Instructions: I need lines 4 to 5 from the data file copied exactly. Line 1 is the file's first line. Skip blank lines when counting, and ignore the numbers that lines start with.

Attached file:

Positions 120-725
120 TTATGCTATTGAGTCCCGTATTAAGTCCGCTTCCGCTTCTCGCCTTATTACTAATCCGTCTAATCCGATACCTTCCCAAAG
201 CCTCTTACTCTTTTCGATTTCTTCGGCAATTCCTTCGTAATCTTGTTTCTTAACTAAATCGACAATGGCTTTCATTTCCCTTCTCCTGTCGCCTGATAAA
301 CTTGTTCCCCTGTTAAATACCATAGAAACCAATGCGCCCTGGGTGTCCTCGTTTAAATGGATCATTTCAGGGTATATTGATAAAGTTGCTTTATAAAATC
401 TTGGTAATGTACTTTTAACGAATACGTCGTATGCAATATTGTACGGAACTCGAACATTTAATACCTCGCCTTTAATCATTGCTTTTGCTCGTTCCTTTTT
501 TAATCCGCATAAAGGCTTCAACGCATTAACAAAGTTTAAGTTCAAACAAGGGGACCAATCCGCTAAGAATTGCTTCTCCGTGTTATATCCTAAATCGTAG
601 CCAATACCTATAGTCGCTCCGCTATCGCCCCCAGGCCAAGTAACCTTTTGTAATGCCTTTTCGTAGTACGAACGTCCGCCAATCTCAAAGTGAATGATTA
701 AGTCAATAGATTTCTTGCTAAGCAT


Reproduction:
301 CTTGTTCCCCTGTTAAATACCATAGAAACCAATGCGCCCTGGGTGTCCTCGTTTAAATGGATCATTTCAGGGTATATTGATAAAGTTGCTTTATAAAATC
401 TTGGTAATGTACTTTTAACGAATACGTCGTATGCAATATTGTACGGAACTCGAACATTTAATACCTCGCCTTTAATCATTGCTTTTGCTCGTTCCTTTTT